Some vehicles are also fitted with a capacity af 20412 kg (45,000 lb) 3 6-cylinder air-cooled petrol engrine miles); fording 1.06 m (3 ft 6 in);
hydraulcally operated dozer blade at The MBA1 and MBA2 are no lonqer developins 644 kW (863 hp) verticalobstacle0 46 m(1 ftO in);
the front ofthe hull, this betng used to in sewice with the US Army as the M51 Dimensions: lenqth 6.731 m (22 ft I in); trench 2. 13 m (7 ft 0 in); gradient 60 pe:
clear battlefleld obstacles as well as to Skysweeper and M59 'Long Tom' have width 3.327 m (10 ft 11 in); heiqht cent; side slope 30 per cent

M993 Fighting Vehicle Systems Carrier

The Fighting Vehicle Systems Carrier T he MS 93 F igh ting Vehicle Sy s tems
has been designed by the Ordnance Carrier is the support vehicle for the
DMsion of the FMC Corporation in San Vought Multiple Launch Rocket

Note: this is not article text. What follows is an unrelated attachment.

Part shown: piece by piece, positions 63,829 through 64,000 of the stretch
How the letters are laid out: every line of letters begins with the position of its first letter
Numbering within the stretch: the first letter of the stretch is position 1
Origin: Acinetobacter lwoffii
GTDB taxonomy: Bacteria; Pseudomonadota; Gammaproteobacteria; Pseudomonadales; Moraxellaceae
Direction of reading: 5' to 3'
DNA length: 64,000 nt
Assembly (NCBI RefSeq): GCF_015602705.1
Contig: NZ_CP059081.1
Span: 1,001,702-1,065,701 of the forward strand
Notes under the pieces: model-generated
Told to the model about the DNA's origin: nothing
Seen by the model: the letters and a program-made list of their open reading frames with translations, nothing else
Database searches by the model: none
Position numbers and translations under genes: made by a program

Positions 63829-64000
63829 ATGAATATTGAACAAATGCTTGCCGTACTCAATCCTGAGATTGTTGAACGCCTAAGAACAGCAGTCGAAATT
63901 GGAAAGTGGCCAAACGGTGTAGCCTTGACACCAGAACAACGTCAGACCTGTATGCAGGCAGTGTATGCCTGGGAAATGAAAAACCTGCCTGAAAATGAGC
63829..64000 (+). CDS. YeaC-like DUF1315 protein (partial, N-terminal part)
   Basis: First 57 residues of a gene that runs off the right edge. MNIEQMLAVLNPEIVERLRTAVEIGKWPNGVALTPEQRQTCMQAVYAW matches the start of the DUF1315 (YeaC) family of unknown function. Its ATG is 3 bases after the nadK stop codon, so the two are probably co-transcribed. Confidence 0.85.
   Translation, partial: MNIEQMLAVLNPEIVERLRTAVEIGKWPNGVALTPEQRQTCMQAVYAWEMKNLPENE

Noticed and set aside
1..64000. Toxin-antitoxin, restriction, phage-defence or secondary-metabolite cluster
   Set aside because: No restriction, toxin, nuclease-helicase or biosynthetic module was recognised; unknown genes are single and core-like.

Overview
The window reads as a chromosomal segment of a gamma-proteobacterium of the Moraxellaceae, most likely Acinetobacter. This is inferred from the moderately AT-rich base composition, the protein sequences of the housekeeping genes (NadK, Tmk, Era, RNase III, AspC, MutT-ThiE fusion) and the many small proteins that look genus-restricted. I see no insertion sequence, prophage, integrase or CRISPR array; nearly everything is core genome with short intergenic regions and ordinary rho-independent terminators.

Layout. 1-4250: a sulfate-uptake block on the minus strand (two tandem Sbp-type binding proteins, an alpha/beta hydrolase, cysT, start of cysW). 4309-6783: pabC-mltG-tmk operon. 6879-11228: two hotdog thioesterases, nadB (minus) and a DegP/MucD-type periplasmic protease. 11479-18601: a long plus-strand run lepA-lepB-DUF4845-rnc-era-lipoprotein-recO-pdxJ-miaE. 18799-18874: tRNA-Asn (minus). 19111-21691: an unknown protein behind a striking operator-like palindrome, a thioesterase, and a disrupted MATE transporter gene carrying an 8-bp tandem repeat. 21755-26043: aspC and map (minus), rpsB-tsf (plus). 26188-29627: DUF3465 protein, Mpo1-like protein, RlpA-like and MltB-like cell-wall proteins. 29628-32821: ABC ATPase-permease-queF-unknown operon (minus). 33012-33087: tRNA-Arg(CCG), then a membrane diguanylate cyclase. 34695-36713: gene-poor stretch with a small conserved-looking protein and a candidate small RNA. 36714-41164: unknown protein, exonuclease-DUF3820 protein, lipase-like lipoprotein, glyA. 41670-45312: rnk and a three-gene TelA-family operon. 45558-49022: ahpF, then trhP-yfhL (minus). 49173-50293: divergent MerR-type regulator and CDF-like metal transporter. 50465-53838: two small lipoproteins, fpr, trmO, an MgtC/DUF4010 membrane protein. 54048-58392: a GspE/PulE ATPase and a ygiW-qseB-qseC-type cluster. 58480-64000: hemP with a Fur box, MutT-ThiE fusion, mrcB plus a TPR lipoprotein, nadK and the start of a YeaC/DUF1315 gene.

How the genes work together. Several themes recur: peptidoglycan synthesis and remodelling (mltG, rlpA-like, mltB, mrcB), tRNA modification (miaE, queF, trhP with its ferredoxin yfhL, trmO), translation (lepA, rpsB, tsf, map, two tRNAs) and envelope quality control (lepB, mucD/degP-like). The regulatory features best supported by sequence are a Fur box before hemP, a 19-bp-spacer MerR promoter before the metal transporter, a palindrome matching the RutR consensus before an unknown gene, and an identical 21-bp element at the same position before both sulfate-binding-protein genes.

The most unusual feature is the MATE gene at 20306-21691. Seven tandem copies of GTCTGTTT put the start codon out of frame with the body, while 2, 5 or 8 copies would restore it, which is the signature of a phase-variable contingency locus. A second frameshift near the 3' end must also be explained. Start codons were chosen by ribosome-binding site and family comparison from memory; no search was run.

Jose, California, origrnally to cafiy the System (MLRS) and it shares the
Vought Multiple Launch Rocket Sys- same chassrs.
tem (MLRS), The frrst prototypes were
completed in 1978, and two years later
first productron contracts were nutes, and ifrequired can be run out-
awarded, side the vehicle before being instal-
The Fighting Vehicle Systems Car- ]ed,
ner chassrs is designated the M993 The suspension ofthe FVSC is ofthe
and the US fumy ls expected to have torsion-bar type with sx dual rubber-
342 of these in sewice by 1987 for use tyred wheels, the drive sprocket at the
with the MLRS. The MLRS has also front and the idler at rear, and four